18. CHAPTER 15 Four-momentum
    (pp. 241-254)

    In Newtonian mechanics particles have coordinates, let us say$(x,y)$, which could vary with time. From these we form a two-dimensional vector$r = ix + iy$. In a rotated frame the components$(x',y')$are given by

    $x' = x\cos \theta + y\sin \theta $(15.1)

    $y' = - x\sin \theta + y\cos \theta $. (15.2)

    An entity V is defined as a vector (in two dimensions) if it has two components$({V_x},{V_y})$that, under rotation of the axes, go into${{V'}_x}$and${{V'}_y}$, related to$({V_x},{V_y})$exactly as in Eqn.15.1 and 15.2.

    Now, I say to you, “Okay, that’s one vector, the position vector r. Can you point to another vector?” You might suggest the velocity$V = \frac{{dr}}{{dt}}$as...

  19. CHAPTER 16 Mathematical Methods
    (pp. 255-274)

    I am going to introduce you to some mathematical tricks. As you’ve probably noticed by now, a lot of physics has to do with mathematics, and if you’re not good in math, you’re not going to be good in physics.

    The first important trick is called the Taylor series. The philosophy of the Taylor series is the following: There is some functionf(x) depicted in Figure 16.1. But I’m going to imagine that you can only zero in on a tiny region nearx=0. And the question is, how will you write an approximation for this whole function, valid away...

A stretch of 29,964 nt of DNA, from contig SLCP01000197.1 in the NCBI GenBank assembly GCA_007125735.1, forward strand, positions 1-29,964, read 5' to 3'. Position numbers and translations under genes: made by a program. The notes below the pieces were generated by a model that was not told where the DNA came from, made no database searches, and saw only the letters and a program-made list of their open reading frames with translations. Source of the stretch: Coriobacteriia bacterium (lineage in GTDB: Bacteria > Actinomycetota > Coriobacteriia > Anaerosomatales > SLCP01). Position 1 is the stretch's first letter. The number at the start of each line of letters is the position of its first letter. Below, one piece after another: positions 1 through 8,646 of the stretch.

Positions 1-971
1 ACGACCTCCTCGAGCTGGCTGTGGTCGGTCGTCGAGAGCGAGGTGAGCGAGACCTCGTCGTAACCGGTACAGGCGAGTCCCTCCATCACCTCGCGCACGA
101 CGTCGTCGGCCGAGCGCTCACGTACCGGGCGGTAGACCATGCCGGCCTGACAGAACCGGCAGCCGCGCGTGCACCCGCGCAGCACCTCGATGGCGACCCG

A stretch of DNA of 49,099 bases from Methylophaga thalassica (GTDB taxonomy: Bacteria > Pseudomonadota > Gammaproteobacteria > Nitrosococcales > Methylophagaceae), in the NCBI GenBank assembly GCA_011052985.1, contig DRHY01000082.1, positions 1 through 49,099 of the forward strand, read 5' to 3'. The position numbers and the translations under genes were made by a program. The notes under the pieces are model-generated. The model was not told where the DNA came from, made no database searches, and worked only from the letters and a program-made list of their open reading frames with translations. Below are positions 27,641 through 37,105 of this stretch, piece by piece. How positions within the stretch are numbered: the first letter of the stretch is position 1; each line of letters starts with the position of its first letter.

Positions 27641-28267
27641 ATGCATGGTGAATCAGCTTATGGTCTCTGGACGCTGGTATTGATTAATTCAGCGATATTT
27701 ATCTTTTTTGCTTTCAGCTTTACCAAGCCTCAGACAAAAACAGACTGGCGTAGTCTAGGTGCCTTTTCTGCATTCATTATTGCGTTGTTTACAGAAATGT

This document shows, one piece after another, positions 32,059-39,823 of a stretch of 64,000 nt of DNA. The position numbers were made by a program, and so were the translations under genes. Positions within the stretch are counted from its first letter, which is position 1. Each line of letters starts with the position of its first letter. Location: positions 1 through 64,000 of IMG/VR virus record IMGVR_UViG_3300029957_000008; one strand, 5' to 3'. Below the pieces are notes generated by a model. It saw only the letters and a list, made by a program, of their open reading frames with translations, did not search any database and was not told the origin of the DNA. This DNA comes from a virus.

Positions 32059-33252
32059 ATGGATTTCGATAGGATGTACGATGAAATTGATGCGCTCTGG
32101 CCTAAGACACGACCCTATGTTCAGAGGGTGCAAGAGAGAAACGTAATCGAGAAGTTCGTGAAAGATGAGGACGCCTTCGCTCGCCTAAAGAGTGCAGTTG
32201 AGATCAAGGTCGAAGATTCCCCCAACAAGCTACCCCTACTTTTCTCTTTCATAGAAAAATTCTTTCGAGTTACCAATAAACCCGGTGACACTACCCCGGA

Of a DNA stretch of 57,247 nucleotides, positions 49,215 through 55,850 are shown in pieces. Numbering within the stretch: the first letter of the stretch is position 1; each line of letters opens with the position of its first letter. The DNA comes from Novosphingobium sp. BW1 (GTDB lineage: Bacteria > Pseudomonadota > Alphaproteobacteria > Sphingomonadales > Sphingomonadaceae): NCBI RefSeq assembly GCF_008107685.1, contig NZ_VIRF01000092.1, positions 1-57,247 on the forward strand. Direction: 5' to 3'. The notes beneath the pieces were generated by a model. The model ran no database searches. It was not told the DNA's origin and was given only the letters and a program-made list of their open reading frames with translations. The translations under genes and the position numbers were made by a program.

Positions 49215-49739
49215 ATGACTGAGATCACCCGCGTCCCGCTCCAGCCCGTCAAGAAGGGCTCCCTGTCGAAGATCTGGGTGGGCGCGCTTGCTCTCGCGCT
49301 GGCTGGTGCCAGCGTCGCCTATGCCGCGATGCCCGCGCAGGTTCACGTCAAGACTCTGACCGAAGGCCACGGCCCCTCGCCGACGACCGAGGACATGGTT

20. CHAPTER 17 Simple Harmonic Motion
    (pp. 275-302)

    We’re now going to study what are called small oscillations, or simple harmonic motion. Take any mechanical system that is in a state of equilibrium. Equilibrium means the forces on the body add up to zero. It has no desire to move. If you give it a little kick, a push away from the equilibrium point, what will happen? There are two main possibilities. Imagine a marble on top of a hill. That is inunstable equilibriumbecause if you give the marble a nudge, it will roll downhill and never return to you. The other possibility involvesstable equilibrium:...

  21. CHAPTER 18 Waves I
    (pp. 303-315)

    We are moving to another topic: waves. Everyone has a good intuitive feeling for waves. Suppose you drop some object in a lake and you see ripples traveling outward from the center. If you keep your eye level with the water you will find these ups and downs going outward. This is why one says a wave is some displacement of a medium. That’s not a perfect definition because electromagnetic waves travel in a vacuum. For this course you should imagine waves as what happens when you excite a medium. Once you have the example of water waves, you can...

  22. CHAPTER 19 Waves II
    (pp. 316-334)

    It is obvious that a vibrating string has more energy than a string that is not vibrating. I want to calculate the energy in a string vibrating with displacement

    $\psi (x,t) = A\cos (kx - \omega t)$. (19.1)

    Now, if it’s an infinitely long string, the energy in it is infinite, so you define the energy per unit length. Take a portion of the string, associated with a segment of widthdx, and ask, “ How much energy does it have?”

    The energy has a kinetic part and a potential part. The kinetic part is simple:

    $dk = \frac{1}{2}\mu dx\left[ {\frac{{\partial \psi }}{{\partial t}}} \right]$. (19.2)

    This is just the mass of the segment times...

  23. CHAPTER 20 Fluids
    (pp. 335-351)

    This is a relatively simple topic. If you took any kind of high school physics, you would have seen fluids. Whenever I say fluid, you are free to imagine water or oil.